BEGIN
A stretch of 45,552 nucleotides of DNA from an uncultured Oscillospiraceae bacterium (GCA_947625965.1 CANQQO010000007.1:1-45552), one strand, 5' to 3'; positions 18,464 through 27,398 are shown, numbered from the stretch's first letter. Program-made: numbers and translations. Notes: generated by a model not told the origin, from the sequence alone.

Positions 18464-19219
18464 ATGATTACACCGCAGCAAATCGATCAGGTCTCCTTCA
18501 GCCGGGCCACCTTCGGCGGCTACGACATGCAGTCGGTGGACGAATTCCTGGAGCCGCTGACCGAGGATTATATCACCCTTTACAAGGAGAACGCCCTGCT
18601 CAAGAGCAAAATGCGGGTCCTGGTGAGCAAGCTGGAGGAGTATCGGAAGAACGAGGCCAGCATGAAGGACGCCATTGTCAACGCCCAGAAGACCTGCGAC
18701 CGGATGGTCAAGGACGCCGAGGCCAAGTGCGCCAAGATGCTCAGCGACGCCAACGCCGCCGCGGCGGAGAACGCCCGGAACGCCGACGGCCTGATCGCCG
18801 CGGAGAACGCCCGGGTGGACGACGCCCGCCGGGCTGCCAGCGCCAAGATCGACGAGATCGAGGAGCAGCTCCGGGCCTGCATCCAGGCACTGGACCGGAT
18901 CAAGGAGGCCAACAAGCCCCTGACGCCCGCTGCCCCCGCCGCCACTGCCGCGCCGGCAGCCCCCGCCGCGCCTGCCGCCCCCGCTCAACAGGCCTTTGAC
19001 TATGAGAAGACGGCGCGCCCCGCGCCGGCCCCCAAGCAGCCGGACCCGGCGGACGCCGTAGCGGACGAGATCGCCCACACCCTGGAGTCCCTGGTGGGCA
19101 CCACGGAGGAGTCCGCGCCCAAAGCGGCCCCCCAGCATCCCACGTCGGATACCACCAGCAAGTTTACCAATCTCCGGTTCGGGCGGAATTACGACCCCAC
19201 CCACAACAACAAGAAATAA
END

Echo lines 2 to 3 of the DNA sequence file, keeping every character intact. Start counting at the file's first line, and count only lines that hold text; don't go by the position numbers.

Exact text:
Positions 18464-19219
18464 ATGATTACACCGCAGCAAATCGATCAGGTCTCCTTCA